A United Nations aid agency said on Thursday it ran out of flour and would suspend food deliveries to 750,000 Palestinians in the Hamas-run Gaza Strip after Israel closed border crossings.
"Food distribution for both emergency and regular programs will be suspended…until further notice," the United Nations Relief and Works Agency (UNRWA) said in a statement.
Adnan Abu Hasana, Media spokesman of the UNRWA Gaza office, told AlArabiya.net that UNRWA storage in Gaza is completely empty and no trucks have been allowed to cross into Gaza to fill them up.
"The situation here is dire. We have nothing to distribute for 70 percent of Gaza’s population," he said. "Markets in Gaza are at their tether’s end. In a few days we will witness a hunger crisis should Israel keep the borders closed," he explained.
On average, the Agency distributes food to nearly 20,000 refugees per day. UNRWA said wheat supplies scheduled to arrive in the Gaza Strip earlier this month did not enter the coastal territory as planned while Israel blamed the closure on cross-border rocket attacks by Palestinian militants.
A total of 750,000 refugees out of a population of 1.5 million Palestinians living in the Gaza Strip depend on food assistance from UNRWA.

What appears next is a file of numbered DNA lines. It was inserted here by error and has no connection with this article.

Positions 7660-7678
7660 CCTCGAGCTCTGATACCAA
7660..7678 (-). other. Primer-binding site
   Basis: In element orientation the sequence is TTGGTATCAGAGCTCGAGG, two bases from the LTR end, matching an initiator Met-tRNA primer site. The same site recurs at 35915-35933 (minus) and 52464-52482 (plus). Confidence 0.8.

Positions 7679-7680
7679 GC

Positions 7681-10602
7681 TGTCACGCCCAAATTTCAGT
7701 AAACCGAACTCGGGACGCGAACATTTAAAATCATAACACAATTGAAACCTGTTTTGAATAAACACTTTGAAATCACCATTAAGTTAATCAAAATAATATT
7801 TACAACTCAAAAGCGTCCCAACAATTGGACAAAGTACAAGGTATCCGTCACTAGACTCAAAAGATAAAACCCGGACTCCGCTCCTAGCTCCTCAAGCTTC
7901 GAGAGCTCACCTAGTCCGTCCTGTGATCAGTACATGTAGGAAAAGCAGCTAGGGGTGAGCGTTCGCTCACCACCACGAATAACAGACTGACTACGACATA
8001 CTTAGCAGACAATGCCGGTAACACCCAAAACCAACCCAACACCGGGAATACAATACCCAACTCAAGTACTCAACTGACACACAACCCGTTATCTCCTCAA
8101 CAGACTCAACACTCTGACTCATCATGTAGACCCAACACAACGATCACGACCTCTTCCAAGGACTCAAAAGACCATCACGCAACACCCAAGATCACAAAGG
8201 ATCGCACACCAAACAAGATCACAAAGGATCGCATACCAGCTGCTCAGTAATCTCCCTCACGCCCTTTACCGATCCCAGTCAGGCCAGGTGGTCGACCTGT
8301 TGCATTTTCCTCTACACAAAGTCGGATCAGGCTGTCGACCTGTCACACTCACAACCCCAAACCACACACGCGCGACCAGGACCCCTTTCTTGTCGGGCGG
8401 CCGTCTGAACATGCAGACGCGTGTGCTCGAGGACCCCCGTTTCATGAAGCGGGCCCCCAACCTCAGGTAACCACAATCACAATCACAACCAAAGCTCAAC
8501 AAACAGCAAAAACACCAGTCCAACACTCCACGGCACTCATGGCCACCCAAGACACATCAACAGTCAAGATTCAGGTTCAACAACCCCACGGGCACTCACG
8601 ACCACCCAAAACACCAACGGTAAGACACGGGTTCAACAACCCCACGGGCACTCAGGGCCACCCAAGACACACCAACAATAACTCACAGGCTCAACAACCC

Irregular Border Access Affects Health
Meanwhile, Palestinians in Gaza continue to suffer under the crippling blockade as no humanitarian supplies, fuel and other food commodities are allowed into the Strip.
Psychiatrist Iyad Saraj, who works closely with UNRWA, says that shortage of resources has begun to affect health standards in Gaza as chronic malnutrition affects 15 percent of children who suffer from cognitive dysfunction.
"Stunted growth is a major problem. We see children who are 12 years old yet have the bodies of eight year olds. They suffer from cognitive problems due to nutritional deficiency," Dr. Saraj told AlArabiya.net. "If this siege continues we may very well see many people die of hunger," he added.
The Palestinian Central Bureau of Statistics (PCBS) survey about the effects of Israeli blockade on the economic conditions of Palestinian families found that nearly 86 per cent of households reduced their spending for food, while over 66 per cent of households decreased their expenditures for health care.
Rattled Ceasefire Agreement
The six-month-old ceasefire between Hamas and Israel has been rattled since November 4 by a string of tit-for-tat attacks between the Israeli army and Hamas fighters, who fire dozens of rockets against southern Israel.
Israel’s response is to seal off all its crossings with the Islamists-ruled territory, raising international fears of a humanitarian crisis in the impoverished territory.
Israel has sought to extend the Egyptian-brokered truce. But Hamas Islamists, who seized control of the Gaza Strip in June 2007 after routing Palestinian President Mahmoud Abbas’s secular Fatah group, said they do not expect the truce with Israel to be extended.
"There will be no renewal of the calm when the ceasefire is up," Hamas spokesman Fawzi Barhum told AlArabiya.net. "Israel’s ongoing blockade leaves us with no other choice."
(Alarabiya.net and agencies)